Is it possible to care for a kitten while working full-time?
Yes, I believe so. And in some ways, some people think that kittens or cats take less time than dogs or puppies. And I would agree with that to some degree. Again, depending on if they're indoor, indoor/outdoor, we don't necessarily walk our cats to use the bathroom. And so there's that house training aspect. It's a bit different. They use the litter box, but you do have to frequently invest in cleaning the litter box because we don't want to develop bad habits for our cats or kittens.
And then just remembering the time. Even though they may have lots of toys in the house and have been there all day, they're probably sleeping most of their day while you're at work. So when you get home, they're ready to play. Just make sure you set aside time, that one-on-one interaction so that you can bond with them and also get out some of that energy before you're ready to go to sleep.
How can I kitten-proof my home?
I don't know if that is possible entirely, but things to think about would be: is there something that you would not want them to be on or potentially scratch? And if so, put it away. Pick your battles. If there's something that's Mom's or Grandma's favorite chair that you've inherited, maybe tuck that away for the kitten season. And then also you want to think about safety, so you want to look around at your house for plants. We think about that. Cats are curious, and they investigate. Some of the things that just come to mind would be plants and any candles. You want to be careful not to have candles that are lit. Cats are curious, and kittens are more curious, and so they can get into those things. You want to think about surfaces that they might be able to get up on and climb and then be more apt to be hurt or injured.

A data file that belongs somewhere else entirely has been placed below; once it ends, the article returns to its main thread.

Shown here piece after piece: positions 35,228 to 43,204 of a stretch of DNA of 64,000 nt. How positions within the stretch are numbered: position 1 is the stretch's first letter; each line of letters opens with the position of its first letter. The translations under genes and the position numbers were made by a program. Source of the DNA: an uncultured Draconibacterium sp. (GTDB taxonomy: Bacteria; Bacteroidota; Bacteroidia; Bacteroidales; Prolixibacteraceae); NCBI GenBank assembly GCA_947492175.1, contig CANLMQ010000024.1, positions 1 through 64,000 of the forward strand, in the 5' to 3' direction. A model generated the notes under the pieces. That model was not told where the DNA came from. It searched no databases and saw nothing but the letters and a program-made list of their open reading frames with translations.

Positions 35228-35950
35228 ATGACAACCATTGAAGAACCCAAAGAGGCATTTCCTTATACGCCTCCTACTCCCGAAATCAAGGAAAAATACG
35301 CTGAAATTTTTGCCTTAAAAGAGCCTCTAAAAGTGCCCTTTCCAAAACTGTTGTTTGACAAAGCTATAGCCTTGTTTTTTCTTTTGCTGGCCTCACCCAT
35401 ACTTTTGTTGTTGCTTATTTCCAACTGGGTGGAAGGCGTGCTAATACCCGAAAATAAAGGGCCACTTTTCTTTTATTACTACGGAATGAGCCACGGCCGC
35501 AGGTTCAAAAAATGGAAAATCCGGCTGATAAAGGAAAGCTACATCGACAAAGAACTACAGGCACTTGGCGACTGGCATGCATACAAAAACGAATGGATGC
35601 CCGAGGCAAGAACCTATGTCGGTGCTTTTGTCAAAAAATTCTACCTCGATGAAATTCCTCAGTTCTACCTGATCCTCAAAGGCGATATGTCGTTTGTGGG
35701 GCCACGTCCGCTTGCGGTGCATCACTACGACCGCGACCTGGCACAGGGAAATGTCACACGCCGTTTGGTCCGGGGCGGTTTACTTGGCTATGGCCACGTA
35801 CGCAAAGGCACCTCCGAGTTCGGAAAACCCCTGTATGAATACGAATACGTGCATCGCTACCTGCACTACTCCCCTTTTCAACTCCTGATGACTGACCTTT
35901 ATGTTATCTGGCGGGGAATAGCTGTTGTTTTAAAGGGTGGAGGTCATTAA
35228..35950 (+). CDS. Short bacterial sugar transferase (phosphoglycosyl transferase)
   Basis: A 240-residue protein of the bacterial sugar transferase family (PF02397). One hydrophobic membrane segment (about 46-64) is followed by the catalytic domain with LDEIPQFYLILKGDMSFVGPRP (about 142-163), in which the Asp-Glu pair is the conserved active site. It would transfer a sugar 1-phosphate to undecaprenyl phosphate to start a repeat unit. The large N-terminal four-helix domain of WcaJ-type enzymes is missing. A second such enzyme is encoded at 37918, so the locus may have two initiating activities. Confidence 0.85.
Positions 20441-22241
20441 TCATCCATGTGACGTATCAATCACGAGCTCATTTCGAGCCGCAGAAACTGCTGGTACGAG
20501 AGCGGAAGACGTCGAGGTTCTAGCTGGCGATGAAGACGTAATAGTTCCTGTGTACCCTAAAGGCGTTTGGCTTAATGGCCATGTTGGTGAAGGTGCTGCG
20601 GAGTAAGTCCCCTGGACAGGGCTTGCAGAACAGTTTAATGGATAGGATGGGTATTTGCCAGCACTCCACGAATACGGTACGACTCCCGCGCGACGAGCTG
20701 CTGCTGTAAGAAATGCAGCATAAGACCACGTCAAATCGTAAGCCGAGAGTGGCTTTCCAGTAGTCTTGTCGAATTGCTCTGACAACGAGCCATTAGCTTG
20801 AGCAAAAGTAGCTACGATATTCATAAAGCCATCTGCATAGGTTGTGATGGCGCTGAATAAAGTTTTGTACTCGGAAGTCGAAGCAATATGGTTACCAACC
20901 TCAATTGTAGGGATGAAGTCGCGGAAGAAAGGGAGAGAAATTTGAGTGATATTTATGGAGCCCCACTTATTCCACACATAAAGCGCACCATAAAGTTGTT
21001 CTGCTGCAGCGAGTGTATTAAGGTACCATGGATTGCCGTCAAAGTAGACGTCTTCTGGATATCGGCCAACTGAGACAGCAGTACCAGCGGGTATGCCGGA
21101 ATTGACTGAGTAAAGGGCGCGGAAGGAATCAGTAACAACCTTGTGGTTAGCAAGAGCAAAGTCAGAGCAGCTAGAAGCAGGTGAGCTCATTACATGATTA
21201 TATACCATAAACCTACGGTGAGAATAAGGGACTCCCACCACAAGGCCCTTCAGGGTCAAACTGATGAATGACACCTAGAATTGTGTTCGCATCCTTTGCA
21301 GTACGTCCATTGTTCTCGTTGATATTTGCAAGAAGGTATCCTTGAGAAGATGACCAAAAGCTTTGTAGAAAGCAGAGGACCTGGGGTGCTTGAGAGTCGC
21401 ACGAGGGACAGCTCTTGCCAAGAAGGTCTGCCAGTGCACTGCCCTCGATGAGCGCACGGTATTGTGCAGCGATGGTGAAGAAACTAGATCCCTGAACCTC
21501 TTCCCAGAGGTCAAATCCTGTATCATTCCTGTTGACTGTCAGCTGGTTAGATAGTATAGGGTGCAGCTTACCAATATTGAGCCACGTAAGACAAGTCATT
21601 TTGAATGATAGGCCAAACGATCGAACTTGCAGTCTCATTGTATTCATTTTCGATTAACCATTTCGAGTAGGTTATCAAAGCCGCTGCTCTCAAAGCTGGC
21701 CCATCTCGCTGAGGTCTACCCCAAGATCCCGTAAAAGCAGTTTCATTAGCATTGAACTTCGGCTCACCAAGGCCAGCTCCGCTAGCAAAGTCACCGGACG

When you decorate, think about it like having a baby. I believe until ours were maybe four, we didn't decorate a lot of things. Or with the Christmas tree, we decorated from here up and not from here down. So, things like that you want to consider. Think about if you were the kitten and how fun those things would look to play with, and they might not be something you would want them to play with.
How do I introduce a kitten to other pets?